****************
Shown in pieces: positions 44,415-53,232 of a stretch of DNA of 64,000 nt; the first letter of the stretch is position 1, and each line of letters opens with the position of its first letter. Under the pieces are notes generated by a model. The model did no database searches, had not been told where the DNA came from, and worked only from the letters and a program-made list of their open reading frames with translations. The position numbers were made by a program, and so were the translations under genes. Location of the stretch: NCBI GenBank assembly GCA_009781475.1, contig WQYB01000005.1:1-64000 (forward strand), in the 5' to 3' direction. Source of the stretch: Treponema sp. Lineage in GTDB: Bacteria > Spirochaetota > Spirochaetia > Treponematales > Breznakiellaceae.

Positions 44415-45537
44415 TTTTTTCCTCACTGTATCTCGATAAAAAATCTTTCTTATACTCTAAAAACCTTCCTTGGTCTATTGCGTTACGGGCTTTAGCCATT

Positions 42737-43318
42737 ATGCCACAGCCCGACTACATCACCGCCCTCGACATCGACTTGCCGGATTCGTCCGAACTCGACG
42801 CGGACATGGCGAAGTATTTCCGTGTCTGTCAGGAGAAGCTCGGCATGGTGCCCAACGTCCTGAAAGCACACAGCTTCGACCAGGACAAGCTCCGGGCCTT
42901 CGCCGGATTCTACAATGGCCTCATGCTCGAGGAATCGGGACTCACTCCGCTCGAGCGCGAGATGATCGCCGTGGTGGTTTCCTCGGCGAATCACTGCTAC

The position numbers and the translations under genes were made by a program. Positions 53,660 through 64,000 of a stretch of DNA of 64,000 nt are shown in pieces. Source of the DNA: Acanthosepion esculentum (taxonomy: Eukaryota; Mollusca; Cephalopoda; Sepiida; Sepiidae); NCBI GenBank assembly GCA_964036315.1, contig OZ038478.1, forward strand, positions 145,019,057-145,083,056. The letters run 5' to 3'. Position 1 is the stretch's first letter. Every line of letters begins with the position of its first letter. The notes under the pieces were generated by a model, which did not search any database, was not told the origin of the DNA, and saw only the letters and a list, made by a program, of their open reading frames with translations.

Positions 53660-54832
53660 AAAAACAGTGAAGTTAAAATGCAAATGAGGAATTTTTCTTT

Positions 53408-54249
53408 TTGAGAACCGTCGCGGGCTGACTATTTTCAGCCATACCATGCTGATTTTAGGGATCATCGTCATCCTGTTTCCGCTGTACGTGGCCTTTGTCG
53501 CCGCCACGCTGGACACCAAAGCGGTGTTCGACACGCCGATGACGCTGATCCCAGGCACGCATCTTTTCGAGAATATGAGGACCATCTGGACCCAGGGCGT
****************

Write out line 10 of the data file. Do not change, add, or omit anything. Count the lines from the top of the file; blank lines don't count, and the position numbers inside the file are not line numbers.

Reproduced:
53660 AAAAACAGTGAAGTTAAAATGCAAATGAGGAATTTTTCTTT